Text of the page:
Okkervil River at First Avenue, 6/12/11
Photos by Erik Hess Okkervil River's Will Sheff
June 12, 2011
First Avenue Mainroom
Okkervil River's show at First Avenue last night was nothing short of epic. The band is on tour to promote their to sixth studio album, I Am Very Far, arguably one of their most thematically cohesive and standout albums, and the night was like a lesson in storytelling from one of indie rock's right-on-the-pulse finest.
The evening's second openers, Titus Andronicus, got the crowd buzzing and (and moshing) early on. Even those who aren't necessarily punk fans can't deny the infectious energy that they spread. Though the bill seemed zany--I would never have envisioned Titus Andronicus, a band that is almost pointedly sloppy and that plays with reckless abandon, to be opening for Okkervil River, a band which I regard as more thoughtful rock 'n' roll folk--it ended up being the perfect progression.
After Titus Andronicus got everyone's blood pumping, Okkervil River burst onto the stage with "White Shadow Waltz," a song that built up a grand crescendo that set the mood for the rest of the evening. Frontman Will Sheff approaches his songs almost as an author would approach a book, with common thematic elements and a carefully planned evolution in lyrics and sound, and the way his band performed the show at First Ave last night was evidence of that.
Midway through the set, after the rollicking first eight songs that had the audience joining in for many of the choruses, Sheff slowed things down. Standing alone on stage, he performed "A Stone," and it was one of the most powerful moments of the evening; in that song, you could hear the character of the jaded almost-romantic that Sheff sometimes writes in, his lyrics a more poetical expression of that universal anguished love that we have all suffered from at some point: "You love a stone, because it's dark, and it's old, and if it could start being alive you'd stop living alone."
And then, a few songs later, the energy was back up--and higher than before, as the entire crowd was clapping in time for "Our Life Is Not A Movie Or Maybe." Sheff introduced the final song, "Lost Coastlines," from an exhausted, sweaty pile on the floor of the stage, reaching up to grab the microphone: "This is a song about travelling and travelling and travelling and... and you guys and us and... let's just start playing the song." It was perfect and upbeat and Sheff somehow still had the voice for it--and then some, because of course, there was an encore. (Though for a hot minute it seemed like there wouldn't be, as the screen started to come down on the stage.) Okkervil River ended the night with a feverish, riotous version of "Unless It's Kicks," as Sheff threw his energy around the stage and demanded clapping hands high in the air, all the way to the back--and the crowd gladly complied.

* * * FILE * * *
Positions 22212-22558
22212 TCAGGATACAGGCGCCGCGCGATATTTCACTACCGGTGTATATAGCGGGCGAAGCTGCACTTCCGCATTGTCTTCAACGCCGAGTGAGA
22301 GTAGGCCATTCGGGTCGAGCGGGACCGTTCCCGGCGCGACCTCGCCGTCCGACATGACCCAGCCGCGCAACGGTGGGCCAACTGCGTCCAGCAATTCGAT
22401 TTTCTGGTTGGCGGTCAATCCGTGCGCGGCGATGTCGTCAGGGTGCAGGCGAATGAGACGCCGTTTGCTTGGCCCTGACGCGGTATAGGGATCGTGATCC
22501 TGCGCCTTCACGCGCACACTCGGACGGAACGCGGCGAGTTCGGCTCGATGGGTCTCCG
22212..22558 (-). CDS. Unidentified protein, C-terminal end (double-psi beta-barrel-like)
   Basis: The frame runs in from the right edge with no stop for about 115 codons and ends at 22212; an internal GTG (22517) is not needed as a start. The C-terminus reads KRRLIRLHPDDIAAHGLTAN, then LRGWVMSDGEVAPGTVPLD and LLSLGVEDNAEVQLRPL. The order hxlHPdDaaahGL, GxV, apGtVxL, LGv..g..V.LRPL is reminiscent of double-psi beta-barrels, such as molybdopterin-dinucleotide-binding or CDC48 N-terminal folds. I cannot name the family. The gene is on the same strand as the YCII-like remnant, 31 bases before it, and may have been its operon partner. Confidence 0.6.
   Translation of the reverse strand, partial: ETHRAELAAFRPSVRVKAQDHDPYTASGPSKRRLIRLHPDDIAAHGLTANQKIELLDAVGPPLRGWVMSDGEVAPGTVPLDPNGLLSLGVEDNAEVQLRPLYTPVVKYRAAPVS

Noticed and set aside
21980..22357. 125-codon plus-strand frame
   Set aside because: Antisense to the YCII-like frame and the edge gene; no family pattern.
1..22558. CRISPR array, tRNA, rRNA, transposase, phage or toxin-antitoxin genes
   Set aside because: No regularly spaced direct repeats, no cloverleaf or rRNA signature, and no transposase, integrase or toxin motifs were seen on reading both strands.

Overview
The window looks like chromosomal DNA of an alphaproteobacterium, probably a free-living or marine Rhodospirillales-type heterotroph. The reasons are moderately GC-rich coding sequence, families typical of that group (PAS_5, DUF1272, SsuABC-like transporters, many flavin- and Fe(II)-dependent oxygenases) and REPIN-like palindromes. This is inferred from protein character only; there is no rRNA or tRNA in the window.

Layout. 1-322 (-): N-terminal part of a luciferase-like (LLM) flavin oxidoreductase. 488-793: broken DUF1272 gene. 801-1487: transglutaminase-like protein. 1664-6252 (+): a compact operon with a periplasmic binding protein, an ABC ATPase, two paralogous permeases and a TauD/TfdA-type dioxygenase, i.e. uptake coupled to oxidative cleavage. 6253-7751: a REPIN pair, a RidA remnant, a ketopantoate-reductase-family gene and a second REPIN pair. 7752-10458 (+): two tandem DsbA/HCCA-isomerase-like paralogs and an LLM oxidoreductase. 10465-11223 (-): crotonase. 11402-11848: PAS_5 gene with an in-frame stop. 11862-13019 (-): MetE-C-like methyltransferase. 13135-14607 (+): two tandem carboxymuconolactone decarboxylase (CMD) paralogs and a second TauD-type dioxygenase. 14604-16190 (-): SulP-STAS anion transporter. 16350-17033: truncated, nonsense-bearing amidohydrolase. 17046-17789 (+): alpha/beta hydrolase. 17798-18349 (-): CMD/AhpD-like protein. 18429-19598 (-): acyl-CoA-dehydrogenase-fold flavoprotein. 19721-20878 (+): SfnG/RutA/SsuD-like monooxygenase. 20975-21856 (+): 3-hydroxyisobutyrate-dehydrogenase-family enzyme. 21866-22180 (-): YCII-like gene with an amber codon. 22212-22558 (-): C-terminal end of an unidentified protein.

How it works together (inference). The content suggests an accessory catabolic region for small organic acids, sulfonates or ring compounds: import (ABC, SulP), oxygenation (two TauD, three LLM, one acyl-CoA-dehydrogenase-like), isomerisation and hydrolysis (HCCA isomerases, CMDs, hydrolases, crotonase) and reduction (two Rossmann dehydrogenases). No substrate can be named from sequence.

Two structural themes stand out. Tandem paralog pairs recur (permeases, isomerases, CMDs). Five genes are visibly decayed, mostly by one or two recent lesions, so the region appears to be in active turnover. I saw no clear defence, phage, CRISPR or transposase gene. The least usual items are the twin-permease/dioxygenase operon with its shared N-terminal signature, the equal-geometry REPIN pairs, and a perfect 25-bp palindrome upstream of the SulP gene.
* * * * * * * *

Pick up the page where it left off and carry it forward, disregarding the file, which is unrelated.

Critic's Bias: I'm a big fan of Sheff's musical stylings. Deeply lyrical is always more appealing than not to me.
The Crowd: Young twenty and thirty-somethings, all of whom were thrilled to be there.
Overheard In The Crowd: "I am covered with all different kinds of gross boy sweat," said one friend who had been thrashing about during Titus Andronicus' set.
Random Notebook Dump: First openers Future Islands sounded like a bad early '80s overdubbed effects band. Lead singer Sam Herring performed his songs like he was a comic book villain, very theatrically--which seemed out of place considering his almost non-participatory bassist and keyboardist, and the way his between-song banter sounded a little more like was a late night talk show host. If you're going to be in character, fine, but at least make it believable.
For more photos: See our full slideshow by Erik Hess.
White Shadow Waltz
A Hand To Take Hold Of The Scene
Girl In Port
Wake And Be Fine
So Come Back, I Am Waiting
Your Past Life As A Blast
Our Life Is Not A Movie Or Maybe
No Key, No Plan
John Allyn Smith Sails
Unless It's Kicks